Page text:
The Single National Curriculum, heralded as the most significant education policy in decades, is receiving criticism for promoting regressive values and being a setback for education. Many elite educational institutes, including the prime minister’s alma mater, have refused to adopt the curriculum.
The project began three years ago when the PTI come to power, vowing to unify all the educational systems including madrassahs in the country. The policy which is now being implemented at primary level in two provinces, Punjab and Khyber Pakhtunkhwa, faced many hurdles as textbooks were changed completely. Now many subjects including Pakistan Studies, Islamiat and General Knowledge are being taught in Urdu rather than English, whereas English is being taught as a language rather than a subject.
A large number of private schools particularly in Punjab have still not implemented the curriculum, putting the government’s plan in jeopardy. They have decried that alternate textbooks have not been provided and all educational institutes must get approval for any supplementary reading matter. The Punjab government, rather than addressing their concerns, has threatened to cancel the registration of schools for failing to implement the curriculum.
The curriculum has also received flak for promoting regressive values such as those regarding the role of women. A picture from the textbook cover showing hijab-clad girls sitting on the floor while men were perched on a couch has raised objections. The books have defined the responsibilities of women within the home and considered them as supporters of men. These narratives have no place in the world today and are considered a step back in women empowerment and building an egalitarian society.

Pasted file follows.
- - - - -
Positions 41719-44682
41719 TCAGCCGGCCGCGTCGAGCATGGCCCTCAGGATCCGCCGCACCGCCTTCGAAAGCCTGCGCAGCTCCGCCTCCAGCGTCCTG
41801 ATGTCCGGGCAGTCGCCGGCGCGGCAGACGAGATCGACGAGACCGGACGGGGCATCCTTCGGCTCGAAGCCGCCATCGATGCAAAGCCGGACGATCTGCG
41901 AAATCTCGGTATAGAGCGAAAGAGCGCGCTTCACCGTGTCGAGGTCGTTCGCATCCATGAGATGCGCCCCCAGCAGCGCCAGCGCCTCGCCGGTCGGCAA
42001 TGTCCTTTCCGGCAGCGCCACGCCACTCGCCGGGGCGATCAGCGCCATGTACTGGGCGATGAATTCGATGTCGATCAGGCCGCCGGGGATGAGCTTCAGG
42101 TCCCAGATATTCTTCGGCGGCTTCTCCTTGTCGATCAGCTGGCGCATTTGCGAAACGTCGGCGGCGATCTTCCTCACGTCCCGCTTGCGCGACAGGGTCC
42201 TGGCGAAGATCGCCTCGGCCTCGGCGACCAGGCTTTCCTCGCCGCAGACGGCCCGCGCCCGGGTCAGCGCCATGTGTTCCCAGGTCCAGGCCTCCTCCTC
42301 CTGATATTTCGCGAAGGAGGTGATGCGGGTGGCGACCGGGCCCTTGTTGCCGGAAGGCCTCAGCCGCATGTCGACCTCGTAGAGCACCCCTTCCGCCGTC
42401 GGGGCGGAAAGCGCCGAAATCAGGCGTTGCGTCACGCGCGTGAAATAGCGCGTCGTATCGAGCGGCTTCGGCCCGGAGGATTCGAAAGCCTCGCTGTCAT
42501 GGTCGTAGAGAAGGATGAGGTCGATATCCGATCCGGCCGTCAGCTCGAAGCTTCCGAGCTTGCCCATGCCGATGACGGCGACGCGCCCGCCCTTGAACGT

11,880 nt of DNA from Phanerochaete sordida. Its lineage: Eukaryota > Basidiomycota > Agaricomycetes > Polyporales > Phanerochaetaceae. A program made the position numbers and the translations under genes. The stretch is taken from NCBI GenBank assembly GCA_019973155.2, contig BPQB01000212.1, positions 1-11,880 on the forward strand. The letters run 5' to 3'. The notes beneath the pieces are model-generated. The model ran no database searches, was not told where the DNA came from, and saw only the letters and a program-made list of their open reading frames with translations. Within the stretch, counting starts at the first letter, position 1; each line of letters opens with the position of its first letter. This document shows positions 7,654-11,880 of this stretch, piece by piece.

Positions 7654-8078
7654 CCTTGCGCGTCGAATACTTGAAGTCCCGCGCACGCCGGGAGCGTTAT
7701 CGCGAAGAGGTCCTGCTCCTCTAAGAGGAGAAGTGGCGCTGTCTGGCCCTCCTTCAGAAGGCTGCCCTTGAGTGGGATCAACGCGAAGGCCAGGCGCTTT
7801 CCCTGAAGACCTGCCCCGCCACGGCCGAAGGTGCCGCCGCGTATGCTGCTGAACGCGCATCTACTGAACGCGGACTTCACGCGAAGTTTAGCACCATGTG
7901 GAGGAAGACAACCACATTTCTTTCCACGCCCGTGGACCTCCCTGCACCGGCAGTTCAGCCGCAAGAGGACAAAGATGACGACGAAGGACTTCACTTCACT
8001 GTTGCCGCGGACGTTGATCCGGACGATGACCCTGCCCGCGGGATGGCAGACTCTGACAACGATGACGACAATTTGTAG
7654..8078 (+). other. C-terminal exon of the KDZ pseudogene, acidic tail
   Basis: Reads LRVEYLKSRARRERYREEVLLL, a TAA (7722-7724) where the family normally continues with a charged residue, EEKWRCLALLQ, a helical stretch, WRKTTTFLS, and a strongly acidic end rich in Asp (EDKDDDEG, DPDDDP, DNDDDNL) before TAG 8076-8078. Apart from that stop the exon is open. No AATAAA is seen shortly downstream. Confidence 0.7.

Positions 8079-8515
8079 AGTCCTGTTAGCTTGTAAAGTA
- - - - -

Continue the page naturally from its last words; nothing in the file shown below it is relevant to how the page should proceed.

The Sindh government has refused to implement the single national curriculum, for now at least, saying it will review whether it is better than the current curriculum. Many stakeholders are concerned on what the government wants to achieve by implementing the project. For many students and teachers, the transition from English to Urdu will be rather difficult. There are concerns whether the standards are par with the rest of the world to take the modern-day challenges.
The slogan of ‘one nation, one curriculum’ seems impressive but rather difficult to implement. We cannot raise a generation engrained with archaic thoughts and concepts. The government should implement a progressive curriculum as we are living in a globalised world and cannot afford to be left behind in the field of education.